Every now and again something occurs while fishing that remains in our memory bank forever. That maybe your first bass, a personal best, a certain take in unsuspecting circumstances or just an epic session.
The back end of last week saw me planning weekend fishing sessions as usual, tide size, time, weather and finally choosing the mark. With a late change in the weather forecast I was forced into a change of plan, now hitting an all nighter Friday night rather than the planned first light session Saturday. Nothing new, this happens all the time especially if making plans more than 3 days ahead of the trip (if you use apps like XC Weather, what looks like perfect conditions on the Tuesday for a Saturday session can turn into some horrendous biblical storm by the Friday).
So Friday night I’m walking down to my chosen mark, it’s around 11pm and the last of the sunset is still providing just enough light to be able to safely move about and setup on the shore. First thing I noticed was how quiet it was ! No swell, no surf just the sound of the water moving past on the flooding tide. I know the mark well so I’m confident to wade out somewhat, its pretty shallow water with a decent footing. I position myself where I want to be, I can clearly see the white stones around near my boots providing more confidence with the superb water clarity.
Just as I cast, I hear the splash from a fish on the surface of the water, I couldn’t see it but I know it’s to my left and I’ve just cast in the other direction. Slow retrieve back with no takes, change of body position followed by a gentle sweeping cast to my left. Hit ! damn it’s come off, hit again still not taking it. Reset the cast and same again, I can now hear more fish hitting the surface, maybe a huge shoal of Mullet moving about? I don’t know but they won’t commit to taking a Spindleworm so I need to rethink my tactics and fish closer to the surface.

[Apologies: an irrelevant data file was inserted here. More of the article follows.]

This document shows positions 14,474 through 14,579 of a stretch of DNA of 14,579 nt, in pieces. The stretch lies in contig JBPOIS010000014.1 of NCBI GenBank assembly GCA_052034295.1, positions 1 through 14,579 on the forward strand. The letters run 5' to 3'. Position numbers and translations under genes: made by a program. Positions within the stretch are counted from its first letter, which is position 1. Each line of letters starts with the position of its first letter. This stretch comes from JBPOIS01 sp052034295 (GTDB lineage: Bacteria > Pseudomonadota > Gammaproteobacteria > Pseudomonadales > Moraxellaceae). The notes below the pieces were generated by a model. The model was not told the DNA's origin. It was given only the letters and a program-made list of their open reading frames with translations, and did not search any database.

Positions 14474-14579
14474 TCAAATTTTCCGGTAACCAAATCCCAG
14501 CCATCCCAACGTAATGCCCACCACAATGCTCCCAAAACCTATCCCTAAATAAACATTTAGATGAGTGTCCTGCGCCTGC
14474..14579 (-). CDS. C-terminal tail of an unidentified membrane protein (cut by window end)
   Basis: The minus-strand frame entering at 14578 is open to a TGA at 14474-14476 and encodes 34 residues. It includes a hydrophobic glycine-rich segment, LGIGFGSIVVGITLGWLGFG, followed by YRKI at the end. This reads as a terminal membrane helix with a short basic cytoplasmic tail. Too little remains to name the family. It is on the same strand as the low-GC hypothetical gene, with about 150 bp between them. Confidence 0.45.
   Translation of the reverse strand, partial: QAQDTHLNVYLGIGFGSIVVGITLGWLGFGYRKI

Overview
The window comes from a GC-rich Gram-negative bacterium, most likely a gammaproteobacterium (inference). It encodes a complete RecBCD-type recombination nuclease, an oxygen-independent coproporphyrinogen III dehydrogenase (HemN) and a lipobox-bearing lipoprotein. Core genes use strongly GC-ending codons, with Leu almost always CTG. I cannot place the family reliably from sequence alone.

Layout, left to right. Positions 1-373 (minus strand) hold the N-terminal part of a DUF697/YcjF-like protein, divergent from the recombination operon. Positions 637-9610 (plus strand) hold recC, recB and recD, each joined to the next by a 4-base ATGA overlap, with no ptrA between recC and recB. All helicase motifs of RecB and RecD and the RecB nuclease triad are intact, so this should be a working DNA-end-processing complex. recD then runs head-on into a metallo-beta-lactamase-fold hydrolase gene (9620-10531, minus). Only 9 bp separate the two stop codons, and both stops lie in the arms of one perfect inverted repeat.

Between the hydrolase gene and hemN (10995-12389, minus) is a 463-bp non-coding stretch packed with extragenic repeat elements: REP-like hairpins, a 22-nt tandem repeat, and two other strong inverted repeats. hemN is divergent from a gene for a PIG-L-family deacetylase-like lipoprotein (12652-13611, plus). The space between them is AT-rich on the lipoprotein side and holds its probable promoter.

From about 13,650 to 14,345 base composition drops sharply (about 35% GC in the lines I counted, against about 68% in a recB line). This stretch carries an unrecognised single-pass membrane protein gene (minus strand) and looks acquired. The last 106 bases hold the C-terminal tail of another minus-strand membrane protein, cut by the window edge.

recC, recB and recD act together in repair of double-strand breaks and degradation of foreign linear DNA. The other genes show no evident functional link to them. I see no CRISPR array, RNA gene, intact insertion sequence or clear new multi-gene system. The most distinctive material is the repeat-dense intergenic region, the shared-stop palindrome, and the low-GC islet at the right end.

Quick change of lure to the Komomo II and I’m armed ready to go again, nice long cast into the zone, two turns of the reel handle and hit, this time is sticks on. Nice bass of around 50cm landed. Now this continues for what feels like hours, the fish aren’t moving really, more just sitting in the tide picking off whatever bait is coming along with the flow. I hadn’t taken count of fish landed but it was alot but all in the 42-50cm range, I’m always grateful for any bass takes but I really need to find a better stamp of fish and with so much competition in front of me this was unlikely happen.
I take the 10 min walk along the coast to another mark and again set myself up. It’s a bit deeper here and with the flooding tide I decide to stay out the water. Still armed with a K2 I hit the desired area, few turns on the reel to set the lure depth then pause, the wait seems forever but its no more than 10 seconds and then hit, fish on. It seems a better fish, and is certainly more lively. I can’t see it in the darkness but I can hear the braid straining through the guides, ah here she is at my feet, unfortunately not a better stamp just slightly side hooked. As in the previous mark they just kept coming out but all at around the same size. This shoal of fish must be huge.
Having fished for 3 hours or so in total darkness and refraining from shining my head torch on the water the curiosity got the better of me. Moving back to the first mark and getting in the right position I turned my head torch on full straight over the mark. Amazing !
I don’t think I’ve ever in my life seen so many fish cruising around. I can’t say I saw any chunks in amongst them but they all fell in the big 40’s sort of range. Did the light from my torch change their behaviour? No, not from what I saw, they were quite content sitting in the tide and just cruising back and forth with occasional hits on the surface.
Sitting the rod safely back on the shore I spent the next hour or so just watching these amazing fish doing their thing until my battery on the torch gave out. Even though I caught alot of fish that night, It’s not always about the fishing ! Sometimes you just need to sit back and take it all in and enjoy the moment.
Author: Sean Jukes
Feature Photo: Sean Jukes
© Bass Anglers’ Sportfishing Society 2021